According to a spokesperson at ITC Foods, “What distinguishes Kitchens of India from its competitors is that the recipes are developed by master chefs of renowned restaurants like Bukhara and Dum Pukht (part of the company’s hotel division). With the success of these gourmet restaurants, the company felt the need to extend these delectable dishes to customers who could not visit these restaurants.”
We decided to check out Kitchens of India online to see if it is designed with taste, or if it is yet another bland web experience.
The moment you enter, you are welcomed by the map of India set against a background texture featuring hues of orange and yellow, reminiscent of a bygone era. This “heritage” theme resonates throughout the site, and signifies India’s rich and diverse culinary legacy. Several rulers of India were renowned for their elaborate meal rituals and the repertoire of dishes that they patronized is part of Indian gourmet cuisine.
Since Indian food is slowly finding a global following, the website does well in addressing this target audience through an entire section dedicated to overseas customers in the US, UK, Canada, Australia, and Germany. The products section is divided into “Domestic” and “Overseas” categories, allowing visitors to browse through the respective sections to learn about product offerings in each country. While contact details are provided for each country, only customers in India and the US can avail the online ordering service.
The two sub-categories, “Store Locator” and “Manufacturing,” do not blend well with the “Products” category. Since the “Store Locator” is a service only available for customers in India, the web designers might want to include this under the domestic category to ensure it doesn’t create confusion while browsing. Also, the “Manufacturing” section might need some finishing touches as it opens up to a random TVC which cannot be heard because of the background music.
The “Products” section offers more than just curry, and visitors can explore the wide range of packaged meals on offer, including both vegetarian and non-vegetarian options. While each individual product is accompanied by helpful details like serving size and weight, the brand could adapt a few pointers from competitor Tasty Bite, who has a better virtual shelf display and arranges its products by distinct categories like vegetarian, kosher, and vegan.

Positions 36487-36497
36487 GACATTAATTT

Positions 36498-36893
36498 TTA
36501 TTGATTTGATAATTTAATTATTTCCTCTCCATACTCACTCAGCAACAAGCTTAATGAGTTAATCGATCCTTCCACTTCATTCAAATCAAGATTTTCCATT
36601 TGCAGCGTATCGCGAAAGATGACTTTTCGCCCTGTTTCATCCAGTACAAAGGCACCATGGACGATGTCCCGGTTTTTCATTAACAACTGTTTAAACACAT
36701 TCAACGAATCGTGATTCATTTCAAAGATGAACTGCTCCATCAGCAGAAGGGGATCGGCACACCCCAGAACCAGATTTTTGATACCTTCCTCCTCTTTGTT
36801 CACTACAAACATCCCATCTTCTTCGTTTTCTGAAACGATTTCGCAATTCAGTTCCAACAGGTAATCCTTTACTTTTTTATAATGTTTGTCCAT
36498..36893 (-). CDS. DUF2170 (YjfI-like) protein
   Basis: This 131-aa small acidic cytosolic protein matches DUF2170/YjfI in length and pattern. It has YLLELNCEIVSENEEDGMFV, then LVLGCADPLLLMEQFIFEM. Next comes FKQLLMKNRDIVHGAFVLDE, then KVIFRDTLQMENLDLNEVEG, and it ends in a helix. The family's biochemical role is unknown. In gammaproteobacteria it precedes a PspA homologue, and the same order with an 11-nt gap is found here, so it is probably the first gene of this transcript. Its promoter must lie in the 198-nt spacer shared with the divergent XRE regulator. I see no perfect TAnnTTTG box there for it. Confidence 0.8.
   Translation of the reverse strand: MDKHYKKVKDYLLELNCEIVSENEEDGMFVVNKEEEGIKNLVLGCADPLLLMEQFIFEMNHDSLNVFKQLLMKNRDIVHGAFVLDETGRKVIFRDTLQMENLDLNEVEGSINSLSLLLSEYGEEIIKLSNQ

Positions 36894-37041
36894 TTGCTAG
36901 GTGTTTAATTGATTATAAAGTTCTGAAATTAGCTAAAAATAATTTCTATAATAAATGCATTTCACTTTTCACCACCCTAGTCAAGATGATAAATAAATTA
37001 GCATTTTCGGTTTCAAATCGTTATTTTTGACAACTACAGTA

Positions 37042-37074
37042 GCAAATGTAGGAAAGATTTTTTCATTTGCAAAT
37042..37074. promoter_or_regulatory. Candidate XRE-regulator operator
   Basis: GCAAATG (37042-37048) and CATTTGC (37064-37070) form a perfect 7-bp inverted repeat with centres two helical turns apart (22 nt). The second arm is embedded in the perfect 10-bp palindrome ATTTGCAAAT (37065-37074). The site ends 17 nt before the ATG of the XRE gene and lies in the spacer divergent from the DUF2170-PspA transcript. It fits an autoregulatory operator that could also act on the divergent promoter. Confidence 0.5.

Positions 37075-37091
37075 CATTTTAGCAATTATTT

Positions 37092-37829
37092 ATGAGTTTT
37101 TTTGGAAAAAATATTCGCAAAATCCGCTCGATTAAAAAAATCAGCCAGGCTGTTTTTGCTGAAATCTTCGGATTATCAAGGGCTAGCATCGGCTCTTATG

Also, to help customers who have never tasted the packaged meal, a bestseller list, similar to the one on the Kohinoor Indian Foods website, might serve as a welcome guide. The provision of a calorie chart would also be a value addition, especially for consumers who wish to be aware of their dietary intake.
The site also provides gift ideas, and customers can choose from an array of attractively packaged products. However, it is difficult to comprehend how to place an order for a gift and the whole browsing experience can be as irritating as a long wait in a restaurant.
Given that Indian food is famous for its “masalas” (spices), the website not only adorns each menu button with a different spice, but also provides an overview of these spices under the section “Connoisseur’s Space.” Like neatly arranged spice jars on a kitchen shelf, the content in this section is well organized and educates the web user about the Indian name, flavor, and culinary pertinence of each spice.
If you are hungry for more information, you can visit the “Utensils of India” section, where you can learn about universal kitchenware like the “belan” (rolling pin) and “kadhai” (frying pan) and unique ones like the “handi” (copper vessel), or read the “Glossary” section, which provides an overview of the ingredients used to prepare an Indian meal.
Another informative area of the site is the “Food Guide” section, which outlines tips on Indian cooking and table decoration. While the content is excellent, this section should include some garnishing by way of illustrated instructions.
Typical of most culinary websites, Kitchens of India provides a section on recipes, with a subsection exclusively for festive dishes. Not to sound like a fussy eater, but the designers might want to ensure that the content in this section does not become stale, since the currently featured recipes pertain to festivals in March!
In all, the site lives up to the brand’s tagline, “A feast for the senses.” While the vivid imagery, descriptions, and background music appease our senses of sight and sound, we can leave the rest to the food.